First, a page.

As I reached home, I found mother watering the roses in the tea garden in the backyard; I looked at her with a crumpled face – she immediately knew something was wrong.

Our house was on a high hill, where the smell of snow and chilly clouds reign the air like the eternal scent of ginger. I sat on the fluffed couch, and allowed myself to sink in its leathery callouses – wishing I could escape into a third space where I am shred of all my problems. I looked outside the glass wall; the yellow sky stared back at me. The dim sun – present but not too overpowering – seemed to be conscious of my inner turmoil too.

Mother came in, jingling the spoons in two glasses filled with lime soda and spice, just like she did every time. Her demeanour made me uncomfortable. She had asked no questions about my abrupt, sudden visit. She had not enquired about what worried me. She seemed to be taking her time, perhaps waiting for me to tell her.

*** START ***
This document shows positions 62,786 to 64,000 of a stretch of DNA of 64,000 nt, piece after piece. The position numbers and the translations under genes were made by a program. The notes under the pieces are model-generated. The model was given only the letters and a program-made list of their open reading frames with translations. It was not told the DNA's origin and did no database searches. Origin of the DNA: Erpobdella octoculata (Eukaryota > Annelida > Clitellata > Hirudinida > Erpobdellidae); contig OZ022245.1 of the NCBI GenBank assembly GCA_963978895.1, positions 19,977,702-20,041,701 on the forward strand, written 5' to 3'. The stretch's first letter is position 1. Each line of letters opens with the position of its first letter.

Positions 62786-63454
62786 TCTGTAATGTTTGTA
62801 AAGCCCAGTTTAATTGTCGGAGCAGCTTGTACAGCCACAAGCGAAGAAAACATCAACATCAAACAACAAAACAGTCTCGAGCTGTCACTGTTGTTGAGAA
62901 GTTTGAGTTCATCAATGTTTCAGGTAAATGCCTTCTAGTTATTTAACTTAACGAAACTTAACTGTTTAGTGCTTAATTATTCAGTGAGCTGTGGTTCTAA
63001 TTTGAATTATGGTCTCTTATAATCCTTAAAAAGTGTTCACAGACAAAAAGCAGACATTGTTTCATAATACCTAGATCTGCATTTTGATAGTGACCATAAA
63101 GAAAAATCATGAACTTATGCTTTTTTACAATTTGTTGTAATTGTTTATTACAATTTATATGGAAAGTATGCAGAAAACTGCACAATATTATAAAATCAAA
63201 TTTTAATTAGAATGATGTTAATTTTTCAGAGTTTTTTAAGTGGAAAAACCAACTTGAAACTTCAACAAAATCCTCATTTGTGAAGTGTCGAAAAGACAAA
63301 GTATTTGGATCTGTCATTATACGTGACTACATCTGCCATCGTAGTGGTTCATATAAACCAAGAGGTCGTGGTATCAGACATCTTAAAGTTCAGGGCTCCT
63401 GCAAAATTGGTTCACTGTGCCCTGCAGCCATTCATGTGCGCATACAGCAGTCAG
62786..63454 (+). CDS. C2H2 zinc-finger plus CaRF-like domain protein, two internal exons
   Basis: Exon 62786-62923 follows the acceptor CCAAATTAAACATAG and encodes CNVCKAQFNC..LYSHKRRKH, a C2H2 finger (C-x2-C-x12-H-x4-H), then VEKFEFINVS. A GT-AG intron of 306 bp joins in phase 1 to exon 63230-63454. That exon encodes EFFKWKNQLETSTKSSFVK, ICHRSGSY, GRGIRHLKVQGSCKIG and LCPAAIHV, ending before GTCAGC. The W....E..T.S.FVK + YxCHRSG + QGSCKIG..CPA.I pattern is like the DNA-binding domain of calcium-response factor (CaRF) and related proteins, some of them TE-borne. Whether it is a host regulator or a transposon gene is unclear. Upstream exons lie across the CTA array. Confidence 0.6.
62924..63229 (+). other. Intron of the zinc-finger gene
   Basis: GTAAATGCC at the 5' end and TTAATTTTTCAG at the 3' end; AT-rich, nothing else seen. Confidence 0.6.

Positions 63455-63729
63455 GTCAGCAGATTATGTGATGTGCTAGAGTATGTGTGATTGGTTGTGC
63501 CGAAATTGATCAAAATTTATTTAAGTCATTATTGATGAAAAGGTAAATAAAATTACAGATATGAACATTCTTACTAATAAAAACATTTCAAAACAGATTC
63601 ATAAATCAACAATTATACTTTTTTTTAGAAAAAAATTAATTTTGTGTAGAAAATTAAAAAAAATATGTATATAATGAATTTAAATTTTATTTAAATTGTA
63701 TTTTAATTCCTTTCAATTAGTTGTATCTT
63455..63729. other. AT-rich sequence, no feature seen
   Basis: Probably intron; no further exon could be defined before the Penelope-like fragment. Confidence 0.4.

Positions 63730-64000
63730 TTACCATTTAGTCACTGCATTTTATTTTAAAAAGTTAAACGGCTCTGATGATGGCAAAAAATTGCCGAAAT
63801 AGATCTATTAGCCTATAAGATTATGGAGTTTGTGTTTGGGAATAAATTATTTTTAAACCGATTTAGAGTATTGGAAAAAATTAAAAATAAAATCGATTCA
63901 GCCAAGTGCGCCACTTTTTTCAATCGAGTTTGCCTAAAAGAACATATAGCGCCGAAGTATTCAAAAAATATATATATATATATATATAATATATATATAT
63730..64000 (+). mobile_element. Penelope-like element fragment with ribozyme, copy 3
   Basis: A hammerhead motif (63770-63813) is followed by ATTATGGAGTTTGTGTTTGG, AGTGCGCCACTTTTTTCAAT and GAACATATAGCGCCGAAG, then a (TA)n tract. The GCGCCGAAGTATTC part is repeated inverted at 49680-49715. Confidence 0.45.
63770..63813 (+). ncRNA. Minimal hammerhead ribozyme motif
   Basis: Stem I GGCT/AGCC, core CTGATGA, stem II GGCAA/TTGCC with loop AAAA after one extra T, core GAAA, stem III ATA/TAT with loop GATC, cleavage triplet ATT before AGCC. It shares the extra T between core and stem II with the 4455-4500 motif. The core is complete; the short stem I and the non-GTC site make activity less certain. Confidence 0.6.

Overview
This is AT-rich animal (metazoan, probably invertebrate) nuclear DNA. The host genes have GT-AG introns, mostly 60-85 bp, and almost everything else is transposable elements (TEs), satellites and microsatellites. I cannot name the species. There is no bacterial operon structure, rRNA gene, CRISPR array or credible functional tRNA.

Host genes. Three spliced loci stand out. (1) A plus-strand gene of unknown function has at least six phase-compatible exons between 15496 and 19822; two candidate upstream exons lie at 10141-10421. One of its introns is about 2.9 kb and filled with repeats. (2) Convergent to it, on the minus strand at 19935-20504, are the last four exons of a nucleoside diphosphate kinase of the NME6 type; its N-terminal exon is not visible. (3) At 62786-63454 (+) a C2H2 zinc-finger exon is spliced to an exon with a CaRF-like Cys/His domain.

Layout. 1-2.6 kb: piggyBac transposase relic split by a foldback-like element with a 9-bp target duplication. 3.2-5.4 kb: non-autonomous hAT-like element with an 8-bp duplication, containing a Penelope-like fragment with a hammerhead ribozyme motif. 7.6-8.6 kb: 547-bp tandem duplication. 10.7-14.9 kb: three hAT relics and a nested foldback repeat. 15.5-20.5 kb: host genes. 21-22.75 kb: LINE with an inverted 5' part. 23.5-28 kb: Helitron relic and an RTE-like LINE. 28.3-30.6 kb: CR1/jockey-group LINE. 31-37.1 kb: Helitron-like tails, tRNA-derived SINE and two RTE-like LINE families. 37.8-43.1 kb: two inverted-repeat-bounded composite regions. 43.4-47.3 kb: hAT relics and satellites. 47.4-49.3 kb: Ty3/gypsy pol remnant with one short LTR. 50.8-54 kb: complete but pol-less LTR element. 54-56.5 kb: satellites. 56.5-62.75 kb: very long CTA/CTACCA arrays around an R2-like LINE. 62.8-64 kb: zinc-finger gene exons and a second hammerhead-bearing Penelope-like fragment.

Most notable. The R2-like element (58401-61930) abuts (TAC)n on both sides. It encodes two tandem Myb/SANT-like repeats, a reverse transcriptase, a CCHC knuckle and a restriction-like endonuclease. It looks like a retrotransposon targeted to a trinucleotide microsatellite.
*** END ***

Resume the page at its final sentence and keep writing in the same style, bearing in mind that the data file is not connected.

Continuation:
“I am pregnant.” I blurted out after my last sip of the soda-drink. There I was – a young coward of twenty-two.

I opened my mouth to speak again. My mother hushed me with a gesture of her hand. She looked at me, her eyes misty grey behind her neat glasses. “Are you angry? I am…” I murmured. She smiled and stopped me again.

“It’s okay to let yourself think.” She said.

That is all she said.

I spent a month in the hills that June, sitting in the garden or on the hammock, doing nothing but thinking. My eyes would wander to the sky, and aimlessly follow the treacherously shifting clouds. My head swelled as a billion emotions simultaneously resonated within me; yet, eventually, I would get so pensive that I would lose track and end up thinking about nothing at all. Still but preoccupied.